Barack Obama was repeatedly praised for his ability as a storyteller, but in rereading some of these articles of praise (like John Dickerson’s preview of Obama’s Inaugural in 2009) it was fairly clear that others kept coming up short in understanding the function of its use. (Though it appears Beto O’Rourke in Texas seems to have studied the function of story in Obama’s telling and gotten a decent sense of how to make it his own.) One reason why Obama was successful was that his storytelling situated. Note that “situated’ is different from ‘provided context.” And I’m aware that to single out Obama’s talents as a storyteller because of his ability to “situate” the listener almost suggests an invocation of an Eisenhower-styled era of idealism— which doesn’t quite get to the nub of as to why was as effective as he was— but the argument here isn’t about casting the act of situating in storytelling as being exceptional; it’s not; what this is about is what it means to tell the story of who we are—and where we are—in uninterrupted flows that make their way into the sky and beyond.
That’s why it’s worth studying—even if only for an afternoon— the way Faulkner’s characters move through the landscape, even if his stories seem to resist the gravitational pull of this particular dimestore exegetical impulse. To do so leads one to realize that the text we encounter is not Iain Sinclair walking through London in the name of psychogeography to declaim on the graffiti he sees without nudging his way too deeply into the history that brought that graffiti forth. We get a little closer to the idea of the dynamic we envision when we read Jean-Paul Clébert’s descriptions of Paris, but that isn’t quite the “there” of it yet. Instead, piece by piece, we read about a camping/hunting trip recounted in broad strokes with comparatively little attention paid to the landscape. A child recalls the same woods (and their legendary occupants) in mytho-poetic terms. The face of a relative of a man referenced during said camping trip is described as “big, broad, dust-colored … of a certain blurred serenity like carved heads on a ruined wall in Siam or Sumatra, looming out of a mist.” These linkages are made over three different stories— “A Bear Hunt,” “The Bear,” and “Red Leaves,” respectively. Ironically, they make clear that the process of situating ourselves is not and has never been done in a straight line.
This is also what makes Facebook’s power plays (and the power plays of others, like Peter Thiel’s Palantir) and our broad cultural acquiescence to the rules contained within these power plays so pernicious. An A/B test of a hashtag of moral urgency can only move power to a certain point. People and a better understanding of the subtleties of dynamics are needed to carry the baton the rest of the way.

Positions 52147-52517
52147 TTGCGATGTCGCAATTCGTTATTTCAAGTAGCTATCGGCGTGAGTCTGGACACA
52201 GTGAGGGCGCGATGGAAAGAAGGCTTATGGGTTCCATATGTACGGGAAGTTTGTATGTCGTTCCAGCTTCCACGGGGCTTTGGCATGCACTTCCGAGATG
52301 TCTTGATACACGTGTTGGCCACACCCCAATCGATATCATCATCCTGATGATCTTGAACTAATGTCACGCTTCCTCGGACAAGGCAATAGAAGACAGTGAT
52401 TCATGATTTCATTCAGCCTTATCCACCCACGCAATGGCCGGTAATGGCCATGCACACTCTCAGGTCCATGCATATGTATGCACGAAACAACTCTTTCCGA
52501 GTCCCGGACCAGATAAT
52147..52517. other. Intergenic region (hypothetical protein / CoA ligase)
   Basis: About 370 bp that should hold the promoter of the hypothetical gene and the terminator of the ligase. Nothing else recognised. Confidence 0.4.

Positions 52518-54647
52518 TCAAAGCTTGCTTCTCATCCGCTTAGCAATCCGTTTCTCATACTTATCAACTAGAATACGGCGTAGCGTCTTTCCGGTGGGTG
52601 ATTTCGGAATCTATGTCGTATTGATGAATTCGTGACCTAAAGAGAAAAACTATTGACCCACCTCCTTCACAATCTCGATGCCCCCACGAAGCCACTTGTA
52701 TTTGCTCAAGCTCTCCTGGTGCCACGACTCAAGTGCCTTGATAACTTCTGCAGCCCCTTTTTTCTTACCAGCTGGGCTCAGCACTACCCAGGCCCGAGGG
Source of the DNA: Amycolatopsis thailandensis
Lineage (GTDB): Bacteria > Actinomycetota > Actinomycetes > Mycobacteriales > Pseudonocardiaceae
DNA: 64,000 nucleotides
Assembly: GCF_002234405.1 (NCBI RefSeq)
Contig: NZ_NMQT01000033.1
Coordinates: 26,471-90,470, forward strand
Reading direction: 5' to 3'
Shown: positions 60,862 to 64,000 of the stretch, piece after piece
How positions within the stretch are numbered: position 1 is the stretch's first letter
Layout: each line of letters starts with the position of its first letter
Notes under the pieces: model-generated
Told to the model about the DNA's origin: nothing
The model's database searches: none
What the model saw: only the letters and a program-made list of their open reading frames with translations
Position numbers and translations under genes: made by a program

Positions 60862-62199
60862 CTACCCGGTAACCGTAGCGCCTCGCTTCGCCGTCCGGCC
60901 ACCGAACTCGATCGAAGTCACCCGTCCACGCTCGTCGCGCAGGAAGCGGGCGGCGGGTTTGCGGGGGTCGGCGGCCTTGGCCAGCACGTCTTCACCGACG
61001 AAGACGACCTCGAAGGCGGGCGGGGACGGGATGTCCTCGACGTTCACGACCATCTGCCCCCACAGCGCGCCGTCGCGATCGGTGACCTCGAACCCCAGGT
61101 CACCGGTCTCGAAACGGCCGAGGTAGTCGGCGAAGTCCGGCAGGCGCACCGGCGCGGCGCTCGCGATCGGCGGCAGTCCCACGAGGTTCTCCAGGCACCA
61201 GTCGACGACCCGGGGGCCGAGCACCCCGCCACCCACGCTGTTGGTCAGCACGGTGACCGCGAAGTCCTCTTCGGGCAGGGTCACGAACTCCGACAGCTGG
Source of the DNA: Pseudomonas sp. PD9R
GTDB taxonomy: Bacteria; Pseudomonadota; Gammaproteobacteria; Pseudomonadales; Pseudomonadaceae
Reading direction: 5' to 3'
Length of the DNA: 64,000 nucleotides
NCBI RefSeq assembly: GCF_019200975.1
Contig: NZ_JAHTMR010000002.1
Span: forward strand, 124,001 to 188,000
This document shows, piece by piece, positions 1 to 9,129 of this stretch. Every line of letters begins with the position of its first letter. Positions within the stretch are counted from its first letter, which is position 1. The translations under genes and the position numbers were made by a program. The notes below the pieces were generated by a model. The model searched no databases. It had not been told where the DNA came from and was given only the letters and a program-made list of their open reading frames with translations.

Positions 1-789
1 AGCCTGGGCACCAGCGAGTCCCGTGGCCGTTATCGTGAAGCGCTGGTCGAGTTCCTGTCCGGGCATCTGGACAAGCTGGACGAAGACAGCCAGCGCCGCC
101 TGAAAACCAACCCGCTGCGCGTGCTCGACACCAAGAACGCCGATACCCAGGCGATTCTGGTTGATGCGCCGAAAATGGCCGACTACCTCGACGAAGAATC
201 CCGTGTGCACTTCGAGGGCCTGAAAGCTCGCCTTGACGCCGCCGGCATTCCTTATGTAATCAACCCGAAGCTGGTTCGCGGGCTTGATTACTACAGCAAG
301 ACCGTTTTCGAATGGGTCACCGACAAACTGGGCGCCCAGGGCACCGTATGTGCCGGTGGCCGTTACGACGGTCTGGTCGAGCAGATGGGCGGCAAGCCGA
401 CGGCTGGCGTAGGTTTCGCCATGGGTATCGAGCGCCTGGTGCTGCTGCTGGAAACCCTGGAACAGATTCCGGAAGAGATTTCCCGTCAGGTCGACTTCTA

Our lack of appreciation for both empathy and polyphony— let alone our felicity with it (we insist on certainty; when we enter into the world of online rhetoric, we so clearly know; that clarity of intent drowned out our attempt to be critical or self-reflective for years)— leaves us stumbling through the wilderness hiccuping. And our insistence on reading everything within a lens of immediately actionable use speaks to the way in which the current matrix of power roils our senses. As of this writing, there are approximately 63,000 google searches done every second, and we seem to want to read and put pieces of information together as if we can move on par with that or perhaps even faster than that—as if we can move in a way akin to the language that was put to use at the beginning of the internet, as actual “surfers.” It puts me in mind of Maria Bustillos’s first piece for The New Yorker and how one can cultivate an analogous approach to reading.
But this isn’t to court the language of fatalism, defeat, or to describe one’s encounters with time. It’s just to write to say that if you find yourself adrift in this current socio-political moment and know you feel like you need to have someplace where you can begin; if you find what you could have sworn was the urgency of your personal clarity lost upon others who were keenly telling personal truths of their own and can feel your part in being part of the political moment moving elsewhere, then one way forward—if Faulkner is any indication—is to say that you couldn’t do any worse than by taking a look at where you are.